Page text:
Cutting down on sugar: where to start
It’s the sweet question on everyone’s lips: am I eating too much sugar?
How much sugar is okay?
Tips to help you cut down on sugar
- Start well. When you’re doing your food shopping, begin in the fresh food section. “If you try to fill your trolley with fresh options then that will be a great start,” says Cosgriff.
- Know what you’re eating. If you’re buying packaged foods, look at the labels so you know what’s in the food. Labels can be tricky to understand, so give Bupa’s free FoodSwitch app, which includes a Sugar Switch filter, a go. Simply scan the barcode of the food you’re considering with your smart phone and it will suggest similar lower sugar foods as an alternative.
- Switch your drinks. Soft drinks should be consumed only occasionally and in small amounts, if at all. This is because one 600mL bottle of regular soft drink can contain up to 16 teaspoons of sugar! “Water is always the best choice,” says Cosgriff.
- Breakfast can be a trap. Some cereals can be very high in sugar. Cosgriff says that although some can be good sources of fibre, iron and folate, it’s best to stick with more basic options. “I recommend rolled oats,” she says. “They’re great for bowel and heart health, they’re low GI, keep you feeling full, and don’t have added sugar or salt, although be careful of the quick-to-make options.” Another low sugar food for breakfast might be Greek-style yoghurt with fruit and nuts.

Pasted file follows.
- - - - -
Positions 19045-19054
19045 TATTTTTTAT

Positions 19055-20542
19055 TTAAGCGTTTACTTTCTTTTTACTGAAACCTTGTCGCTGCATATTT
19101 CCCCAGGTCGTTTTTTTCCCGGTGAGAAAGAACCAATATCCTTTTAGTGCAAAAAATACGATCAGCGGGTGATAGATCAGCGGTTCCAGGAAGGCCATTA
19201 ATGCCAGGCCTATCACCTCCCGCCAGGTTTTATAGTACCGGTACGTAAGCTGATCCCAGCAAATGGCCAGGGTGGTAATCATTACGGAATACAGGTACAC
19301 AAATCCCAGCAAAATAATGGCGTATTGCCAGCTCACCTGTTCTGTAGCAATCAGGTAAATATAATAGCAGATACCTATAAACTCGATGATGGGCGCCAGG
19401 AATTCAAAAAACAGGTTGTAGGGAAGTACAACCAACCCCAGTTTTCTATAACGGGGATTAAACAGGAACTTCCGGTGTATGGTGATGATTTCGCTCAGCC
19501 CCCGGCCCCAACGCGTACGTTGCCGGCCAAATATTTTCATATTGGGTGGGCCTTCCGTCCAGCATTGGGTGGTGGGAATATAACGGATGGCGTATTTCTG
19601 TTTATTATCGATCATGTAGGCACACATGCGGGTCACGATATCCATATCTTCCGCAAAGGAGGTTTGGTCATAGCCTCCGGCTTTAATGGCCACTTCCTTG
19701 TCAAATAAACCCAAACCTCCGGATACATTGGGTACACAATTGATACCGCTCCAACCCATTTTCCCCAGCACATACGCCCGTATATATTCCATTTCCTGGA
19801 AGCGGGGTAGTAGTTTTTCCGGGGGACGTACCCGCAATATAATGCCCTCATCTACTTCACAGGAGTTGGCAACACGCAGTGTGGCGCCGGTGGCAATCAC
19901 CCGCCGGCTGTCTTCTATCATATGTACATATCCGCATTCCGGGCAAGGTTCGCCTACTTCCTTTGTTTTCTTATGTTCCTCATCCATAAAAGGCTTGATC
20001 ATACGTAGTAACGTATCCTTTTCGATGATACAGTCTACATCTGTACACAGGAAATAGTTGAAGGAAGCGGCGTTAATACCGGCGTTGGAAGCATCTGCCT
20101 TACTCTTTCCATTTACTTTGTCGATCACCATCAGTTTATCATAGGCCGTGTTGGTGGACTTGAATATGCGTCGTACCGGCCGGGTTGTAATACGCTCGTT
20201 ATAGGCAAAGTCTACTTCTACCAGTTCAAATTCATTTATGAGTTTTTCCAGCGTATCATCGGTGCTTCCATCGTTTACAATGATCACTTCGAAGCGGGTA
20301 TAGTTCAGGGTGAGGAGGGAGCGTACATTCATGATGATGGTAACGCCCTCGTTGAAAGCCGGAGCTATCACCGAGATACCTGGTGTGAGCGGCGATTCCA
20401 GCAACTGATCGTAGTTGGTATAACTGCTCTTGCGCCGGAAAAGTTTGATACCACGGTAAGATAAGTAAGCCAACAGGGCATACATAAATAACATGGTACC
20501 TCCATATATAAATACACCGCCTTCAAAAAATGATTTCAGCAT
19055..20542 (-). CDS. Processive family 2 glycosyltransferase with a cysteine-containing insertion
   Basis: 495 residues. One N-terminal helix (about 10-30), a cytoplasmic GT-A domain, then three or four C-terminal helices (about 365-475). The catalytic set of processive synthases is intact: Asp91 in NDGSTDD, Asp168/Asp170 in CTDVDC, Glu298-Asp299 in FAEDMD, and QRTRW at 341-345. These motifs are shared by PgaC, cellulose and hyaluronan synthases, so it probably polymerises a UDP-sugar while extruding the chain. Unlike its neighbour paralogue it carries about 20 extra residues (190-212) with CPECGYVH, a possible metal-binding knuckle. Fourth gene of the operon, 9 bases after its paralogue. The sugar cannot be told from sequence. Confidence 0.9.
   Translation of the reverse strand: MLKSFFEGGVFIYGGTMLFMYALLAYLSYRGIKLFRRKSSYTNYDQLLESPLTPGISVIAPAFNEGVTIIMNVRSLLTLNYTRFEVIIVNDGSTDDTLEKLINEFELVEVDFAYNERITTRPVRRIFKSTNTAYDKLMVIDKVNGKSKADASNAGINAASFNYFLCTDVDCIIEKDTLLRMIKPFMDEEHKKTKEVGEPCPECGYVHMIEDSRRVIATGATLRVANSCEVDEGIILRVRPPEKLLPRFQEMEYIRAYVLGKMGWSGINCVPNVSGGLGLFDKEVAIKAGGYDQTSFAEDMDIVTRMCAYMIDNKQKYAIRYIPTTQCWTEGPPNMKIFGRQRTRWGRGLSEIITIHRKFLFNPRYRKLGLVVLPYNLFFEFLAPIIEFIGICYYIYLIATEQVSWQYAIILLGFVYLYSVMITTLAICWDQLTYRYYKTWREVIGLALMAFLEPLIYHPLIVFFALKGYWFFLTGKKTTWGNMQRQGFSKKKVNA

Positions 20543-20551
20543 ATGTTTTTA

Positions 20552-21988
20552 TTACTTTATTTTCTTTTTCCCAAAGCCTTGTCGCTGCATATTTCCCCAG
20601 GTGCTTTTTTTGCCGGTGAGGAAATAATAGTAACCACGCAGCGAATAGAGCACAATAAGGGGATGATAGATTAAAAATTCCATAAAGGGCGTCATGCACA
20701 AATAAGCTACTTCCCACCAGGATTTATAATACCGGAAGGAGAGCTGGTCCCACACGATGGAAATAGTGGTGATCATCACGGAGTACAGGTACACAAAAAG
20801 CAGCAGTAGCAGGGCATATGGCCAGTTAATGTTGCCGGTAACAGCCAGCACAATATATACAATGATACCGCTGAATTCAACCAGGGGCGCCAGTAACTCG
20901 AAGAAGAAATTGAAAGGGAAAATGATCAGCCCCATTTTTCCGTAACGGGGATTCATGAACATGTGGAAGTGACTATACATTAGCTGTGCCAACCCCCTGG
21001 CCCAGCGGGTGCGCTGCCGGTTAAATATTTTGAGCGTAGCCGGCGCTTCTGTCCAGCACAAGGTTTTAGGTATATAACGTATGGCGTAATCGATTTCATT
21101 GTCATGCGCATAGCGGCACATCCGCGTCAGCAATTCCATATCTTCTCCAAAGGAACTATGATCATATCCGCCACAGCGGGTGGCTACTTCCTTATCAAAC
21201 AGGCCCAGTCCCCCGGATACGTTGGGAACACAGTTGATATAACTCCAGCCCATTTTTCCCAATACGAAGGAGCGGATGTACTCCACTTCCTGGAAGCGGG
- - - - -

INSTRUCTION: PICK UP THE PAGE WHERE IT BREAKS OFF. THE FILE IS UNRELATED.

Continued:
- Watch your baking. If you’re baking something with sugar, you can try cutting down on the amount you put in. “You could also replace sugar with a natural sweet option, like fruit, unsweetened apple sauce or dairy,” says Cosgriff.
- Give yourself time. It can take some time for your tastebuds to adjust to eating low sugar foods. “Your tastebuds rejuvenate, and if you stick to it you’ll get used to eating a lot less sugar in your diet,” says Cosgriff.